A Primer on Carbon Credits: The Crypto of Environmentalism?

By Chuck Dinerstein, MD, MBA — Jun 26, 2023
Carbon credits are tradable certificates entitling the bearer to emit one metric ton of carbon dioxide or its equivalent. In 2018, 98.4 million metric tons of CO2 (MgCO2) were marketed for a value to the seller of $296 million. A third of those credits were generated by a program called Reducing Emissions from Deforestation and Degradation (REDD+). Does this market solution reduce our carbon footprint, or are we looking at something Bernie Madoff or Sam Bankman-Fried might be offering?
Image by Joshua Woroniecki from Pixabay

What are carbon credits?

Carbon credits are a free-market answer to help mitigate greenhouse gas emissions and combat climate change. Carbon credits are not a free pass. Companies are limited in the number of these tradable permits that represent the right to emit a certain amount of greenhouse gases, typically measured in metric tons of carbon dioxide or its equivalents, like nitrous oxide. They were established by the UN’s Kyoto Protocols, which placed individualized caps on greenhouse gas (GHG) emissions. While authored in part by Vice President Gore and signed by President Clinton, the Kyoto Protocols have never been ratified by the US Senate.

Carbon credits are not a carbon “sin” tax, where demand is reduced by increasing price. In most instances, these additional revenues go to a general fund rather than targeted to other means of reducing demand, like electrifying public transportation.

“Shell or British Airways, for example, can then buy these credits from the project and use them to claim that people can drive or fly ‘carbon-neutral’.”

There is an unregulated, voluntary carbon market that many corporations use to “reduce” their carbon footprint as they transition away from the actual output of GHGs. Carbon credits can come from

  • Countries using particularly dirty energy as they transition to cleaner fuels. That is why India and China are the two largest sellers of carbon credits.
  • “Natural” carbon sinks, like forests, kelp, and seagrass. Regenerative farming is also a source of carbon credits.
  • Technological alternatives that retrieve and store carbon, like free-air capture. Technologic solutions are five-fold or more expensive than using those natural carbon sinks. [1]

How it works

A project developer, state actors, private companies, conservationists, or private individuals, identify an activity that will result, in theory, in the sequestration of carbon. Reducing Emissions from Deforestation and Degradation (REDD+), are particularly popular because forest-based carbon credits are more tangible than visualizing a ton of methane. REDD+ projects must use a “standardized” methodology to attest that the forest is under threat and calculate the carbon credits for not cutting down the trees.

Third-party auditors hired by the developer attest to compliance with the methodology, not to whether the methodology conforms to reality. With an auditor’s statement, the developer turns to a certifier, which certifies the audit and provides a market to issue and sell the carbon credits. The certifier also monitors the project to ensure compliance so that credits can be issued over the project's life.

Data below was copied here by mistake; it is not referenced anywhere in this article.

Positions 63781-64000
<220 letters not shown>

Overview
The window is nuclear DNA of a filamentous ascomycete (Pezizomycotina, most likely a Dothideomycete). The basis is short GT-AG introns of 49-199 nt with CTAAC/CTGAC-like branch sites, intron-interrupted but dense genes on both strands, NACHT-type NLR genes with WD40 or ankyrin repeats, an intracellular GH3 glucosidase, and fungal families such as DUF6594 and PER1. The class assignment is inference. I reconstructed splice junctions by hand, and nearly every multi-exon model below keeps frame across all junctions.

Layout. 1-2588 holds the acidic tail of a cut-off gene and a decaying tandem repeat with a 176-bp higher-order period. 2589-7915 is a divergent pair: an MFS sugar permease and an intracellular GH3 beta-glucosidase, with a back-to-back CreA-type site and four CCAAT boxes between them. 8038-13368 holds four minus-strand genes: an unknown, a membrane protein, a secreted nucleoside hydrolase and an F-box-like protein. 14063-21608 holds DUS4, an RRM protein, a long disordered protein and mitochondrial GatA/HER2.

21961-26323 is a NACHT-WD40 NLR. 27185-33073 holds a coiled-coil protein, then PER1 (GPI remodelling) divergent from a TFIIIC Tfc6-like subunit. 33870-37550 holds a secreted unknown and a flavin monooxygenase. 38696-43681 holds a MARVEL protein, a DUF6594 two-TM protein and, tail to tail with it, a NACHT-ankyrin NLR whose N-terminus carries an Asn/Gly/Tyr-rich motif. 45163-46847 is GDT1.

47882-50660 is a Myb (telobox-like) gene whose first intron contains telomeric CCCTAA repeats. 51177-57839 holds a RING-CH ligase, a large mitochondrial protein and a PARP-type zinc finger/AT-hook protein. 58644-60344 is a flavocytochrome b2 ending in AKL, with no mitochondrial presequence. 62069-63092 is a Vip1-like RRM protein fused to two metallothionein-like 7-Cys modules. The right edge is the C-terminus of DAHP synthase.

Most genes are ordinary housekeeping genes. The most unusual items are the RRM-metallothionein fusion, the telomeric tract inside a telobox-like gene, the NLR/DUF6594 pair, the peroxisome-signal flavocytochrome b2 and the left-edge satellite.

You would think that this business would be squeaky clean with all that oversight and auditing; you would be incorrect.


Verra, a company that developed the most widely used methodology, Verified Carbon Units (VCU), is the predominant player in authentication, approving about 75% of global carbon credits. Many have been purchased by corporations wishing to signal “their commitment” to the environment or to offset their carbon use, including, as the Guardian reports, “Disney, United Airlines, Air France, Samsung, Liverpool Football Club, Ben & Jerry’s, Netflix and Chevron.” Over 15 years, Verra has issued 1,000,000,000 carbon credits. They charge ten cents per credit for their efforts, meaning roughly $100 million in revenue.

To be fair, companies purchasing voluntary carbon credits have “more ambitious emissions reduction targets and [do] more across the board to cut emissions compared with companies that did not.” 

Carbon offsets vary significantly in quality because they are intangible -- there is no product.

Forest carbon credits cumulatively accounted for 44 percent (or more than 680 million tons of CO2 equivalence) of credit issued on the voluntary carbon market as of 2022, higher than any other project type.

Historically, surveyors manually measured tree density in sample plots and extrapolated these numbers to determine forest coverage. But many areas felt to be REDD+ eligible are challenging for surveyors to reach (parenthetically suggesting they may not be at risk at all), so newer technologies have been deployed that reduce thecost and maintain, if not boost, the accuracy of these baseline tree assessments. Those technologies include light detection and ranging, the LIDAR found in autonomous vehicles. Using machine learning, combining the findings of manual surveys and LIDAR readings has created satellite imaging  to assess the changing “aboveground biomass and changes in forest cover.” This helps to establish a baseline for the area of concern and a means of measuring change over time.

A critical component of carbon credits is additionality, meaning that deforestation and anthropogenic degradation would have occurred without those credits. There is an assumption that additionality does not change over time, but this has proven untrue - when additionality decreases, carbon credits become overstated. 

Forests are susceptible to fire, drought, and disease, so the source of credits are not necessarily durable. Developers reserve non-tradable credits to hedge “unforeseen losses in carbon stocks” in REDD+ projects. A recent study noted that 20% of California’s 100-year reserve of non-tradable credits literally went up in smoke during the past decade. [2]